Tessa…how could I not factor that in? She was the catalyst that sparked so much of this into motion. That first email she sent should have been a sign. A mutant of great intellect wanting to talk about issues that I am so very passionate about who also happens to be a beautiful woman…I probably should have seen the dangers. I had no intention of letting her come between me and Ororo, but it happened. I lost control of the situation because I wasn’t honest. I didn’t stand up and confront her. I didn’t walk away or simply delete the messages. I let it get out of hand and this time it wasn’t out of arrogance.
This woman…she speaks to me as if she knows me on every conceivable level. When I speak to her, she understands. There is no word too fancy. There is no rhetoric too obscure. She can decipher my meaning, my emotions, and my passions in a way that even Carley could never manage. What does it say when a woman I’ve never even met face-to-face connects with me better than two women I’ve actually been intimate with? Even I cannot decipher the full meaning, but the details are ominous.
It all comes back to the complexity of human emotion. I had strong feelings for Ororo and Carley. I may indeed be developing some of those feelings for Tessa. But for now, I simply cannot allow myself to enter another predicament where I’m prone to making the same mistakes. To quote George Santayana, “Habit is stronger than reason.” Until I can break these habits, I cannot and will not let my ethical weakness hurt others.
That is my most important task as an X-man. Charles Xavier has taught us all the importance of humanity. We must all be willing to humble ourselves for our very human flaws despite having such extraordinary powers. The price I’ve paid for these flaws has been an important learning experience that goes beyond academic pursuits. Like my father before me, I must hold true to that clear ethical line of right and wrong. It is only with those lines that I can prevent the mishaps that leave those I love hurt. Regardless of my past mistakes and the role I play as an X-man for the future, I must fight for those boundaries. If not for myself, then I do so for a new generation of humans and mutants alike.
Hank was tempted to set aside this self-loathing and move forward, but not yet. He closed his laptop without answering Tessa’s message. He then walked back to his chalkboard and stared at it for a bit longer. It made a little more sense now. Everything from his powers to Ororo, he had some perspective.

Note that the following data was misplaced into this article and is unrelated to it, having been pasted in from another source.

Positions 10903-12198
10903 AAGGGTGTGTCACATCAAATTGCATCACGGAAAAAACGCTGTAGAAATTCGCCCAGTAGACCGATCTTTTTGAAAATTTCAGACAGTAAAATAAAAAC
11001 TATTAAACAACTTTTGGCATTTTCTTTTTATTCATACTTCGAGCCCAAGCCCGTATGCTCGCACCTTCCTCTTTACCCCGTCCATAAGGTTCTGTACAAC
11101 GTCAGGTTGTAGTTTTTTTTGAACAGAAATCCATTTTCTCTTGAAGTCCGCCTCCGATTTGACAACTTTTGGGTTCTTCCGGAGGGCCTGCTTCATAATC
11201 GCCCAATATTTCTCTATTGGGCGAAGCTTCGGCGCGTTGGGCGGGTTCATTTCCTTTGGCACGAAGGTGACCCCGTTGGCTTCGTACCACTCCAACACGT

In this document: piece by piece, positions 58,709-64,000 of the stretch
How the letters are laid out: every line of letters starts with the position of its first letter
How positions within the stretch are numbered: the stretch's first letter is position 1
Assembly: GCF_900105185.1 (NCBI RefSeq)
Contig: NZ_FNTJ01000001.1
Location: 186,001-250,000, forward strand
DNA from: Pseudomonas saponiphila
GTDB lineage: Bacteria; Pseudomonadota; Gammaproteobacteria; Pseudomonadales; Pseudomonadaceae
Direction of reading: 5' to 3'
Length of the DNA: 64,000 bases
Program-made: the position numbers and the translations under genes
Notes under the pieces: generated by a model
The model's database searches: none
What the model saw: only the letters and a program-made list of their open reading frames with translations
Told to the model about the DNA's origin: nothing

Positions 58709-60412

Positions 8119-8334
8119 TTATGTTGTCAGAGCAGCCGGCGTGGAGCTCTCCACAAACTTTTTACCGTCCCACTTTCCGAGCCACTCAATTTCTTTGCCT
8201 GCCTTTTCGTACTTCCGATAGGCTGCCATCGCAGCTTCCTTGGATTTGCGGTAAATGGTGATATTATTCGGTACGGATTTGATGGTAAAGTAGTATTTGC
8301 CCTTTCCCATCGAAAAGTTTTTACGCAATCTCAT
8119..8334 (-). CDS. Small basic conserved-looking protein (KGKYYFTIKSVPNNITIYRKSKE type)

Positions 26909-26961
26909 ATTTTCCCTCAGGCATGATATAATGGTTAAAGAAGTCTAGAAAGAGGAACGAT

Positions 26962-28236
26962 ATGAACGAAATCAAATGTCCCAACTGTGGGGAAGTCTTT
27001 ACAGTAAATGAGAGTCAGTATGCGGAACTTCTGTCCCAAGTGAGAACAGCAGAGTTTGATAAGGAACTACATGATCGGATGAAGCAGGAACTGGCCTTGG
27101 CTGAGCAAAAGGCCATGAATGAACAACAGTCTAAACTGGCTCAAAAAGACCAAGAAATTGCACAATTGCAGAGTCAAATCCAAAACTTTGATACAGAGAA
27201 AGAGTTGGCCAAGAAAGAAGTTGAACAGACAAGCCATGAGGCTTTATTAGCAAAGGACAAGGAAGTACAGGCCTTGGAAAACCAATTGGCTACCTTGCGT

Such knowledge was almost as valuable as any breakthrough in physics or mathematics. It was a discovery he could not afford to take lightly. At the same time he couldn’t afford to dwell on it either. He had to keep being Beast, a teacher and a role model that so many of the younger X-men looked up to. He needed to move forward into the future without letting the past consume him.
“I’m sorry, Father. I’m sorry, Carely. I’m sorry, Ororo,” he said softly, “I’ll learn from my mistakes. I’ll be a better man and a better Beast. I promise.”
He spoke to no one in particular. These were words he needed to hear from himself. Once he had a moment to digest them, he grabbed an eraser and wiped clean the entire chalk board. In a ways it was like wiping away the past so he wouldn’t dwell on it while still remembering the key lessons. He also made a promise to the people he cared about, thus obligating him to keep it.
Hank McCoy had learned so much in his life and there was still so much more to uncover. He dedicated much of his efforts to science, but for too long he negated the more personal lessons. That was going to be different now. It had to be. He may be a beast, but he refused to be a monster. Worldly knowledge could tell him how the universe worked, but it couldn’t tell him why it worked. He was going to master this knowledge of right and wrong just as he had so many other forms of science. To be brilliant simply wasn’t enough. He was going to be brilliant for all the right reasons.
Next Issue: Warren Worthington III